Sunday, August 21, 2011

A qualified, partial victory in Capistrano

The Ninth Circuit Court of Appeals has just published their decision that Capistrano Unified School District’s high school teacher, James Corbett, was not vulnerable to the claim that his classroom statements violated the First Amendment rights of a former student, Chad Farnan. The suit was filed by his parents in 2009 while Chad was still a minor. The case has attracted considerable press attention, locally and nationally. It is also the topic of a number of online discussions, for example, "Lost Opportunity in San Juan Capistrano." In the original, and amended plaintiff complaints (all court documents are available on-line through the National Center for Science Education), there were a dozen or so statements Farnan claimed to have secretly recorded during Corbett’s classes. During the trial, several were found to have been so severely edited, and redacted by Farnan that their meaning had been totally altered.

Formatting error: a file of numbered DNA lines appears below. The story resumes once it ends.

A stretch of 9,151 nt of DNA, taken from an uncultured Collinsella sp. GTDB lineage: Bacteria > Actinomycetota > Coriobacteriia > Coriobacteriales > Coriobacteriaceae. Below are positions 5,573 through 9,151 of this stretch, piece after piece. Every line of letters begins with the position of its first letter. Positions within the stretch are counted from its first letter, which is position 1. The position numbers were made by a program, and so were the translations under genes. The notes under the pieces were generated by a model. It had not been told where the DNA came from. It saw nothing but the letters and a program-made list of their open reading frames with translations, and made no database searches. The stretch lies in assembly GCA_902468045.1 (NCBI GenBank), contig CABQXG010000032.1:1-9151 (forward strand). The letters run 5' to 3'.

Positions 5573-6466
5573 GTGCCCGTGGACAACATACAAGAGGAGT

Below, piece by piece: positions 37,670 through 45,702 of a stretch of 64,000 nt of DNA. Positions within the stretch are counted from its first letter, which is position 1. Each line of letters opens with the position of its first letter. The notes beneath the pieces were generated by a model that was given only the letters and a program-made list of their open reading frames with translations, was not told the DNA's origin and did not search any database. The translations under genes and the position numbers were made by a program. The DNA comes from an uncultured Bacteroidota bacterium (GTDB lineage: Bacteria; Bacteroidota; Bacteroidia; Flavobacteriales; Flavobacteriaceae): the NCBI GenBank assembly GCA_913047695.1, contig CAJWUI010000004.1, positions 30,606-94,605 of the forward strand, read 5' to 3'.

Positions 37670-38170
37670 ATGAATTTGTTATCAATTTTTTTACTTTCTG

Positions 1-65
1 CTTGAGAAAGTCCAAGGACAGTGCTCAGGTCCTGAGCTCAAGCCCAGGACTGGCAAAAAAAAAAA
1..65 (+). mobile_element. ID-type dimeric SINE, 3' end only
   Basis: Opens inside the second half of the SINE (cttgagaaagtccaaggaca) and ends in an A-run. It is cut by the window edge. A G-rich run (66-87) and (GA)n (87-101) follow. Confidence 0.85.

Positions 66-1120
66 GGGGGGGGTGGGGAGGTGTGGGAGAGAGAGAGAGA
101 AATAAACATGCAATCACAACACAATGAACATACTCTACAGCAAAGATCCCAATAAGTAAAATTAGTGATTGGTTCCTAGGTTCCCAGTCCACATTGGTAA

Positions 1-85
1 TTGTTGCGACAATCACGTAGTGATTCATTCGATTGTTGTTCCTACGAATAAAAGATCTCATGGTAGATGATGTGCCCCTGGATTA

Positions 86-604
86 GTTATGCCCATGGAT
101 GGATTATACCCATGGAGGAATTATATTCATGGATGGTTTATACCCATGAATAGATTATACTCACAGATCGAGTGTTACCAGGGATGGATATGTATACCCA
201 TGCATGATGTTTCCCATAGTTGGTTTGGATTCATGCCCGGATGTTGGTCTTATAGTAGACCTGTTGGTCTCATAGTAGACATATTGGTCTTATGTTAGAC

Following the trial Judge’s decision, only a single statement made by Corbett, as alleged by Farnan, was found to be questionable.

Corbett,
“At that point, I stood up and said, “I’ll tell you what. I will sign a statement giving you — you do not have to defend me, but I will not leave John [Peloza] alone to propagandize kids with this religious, superstitious nonsense... John wanted to talk about creation as a science and all that stuff, but you get involved in that argument, you just lose because it’s just nonsense. . . .”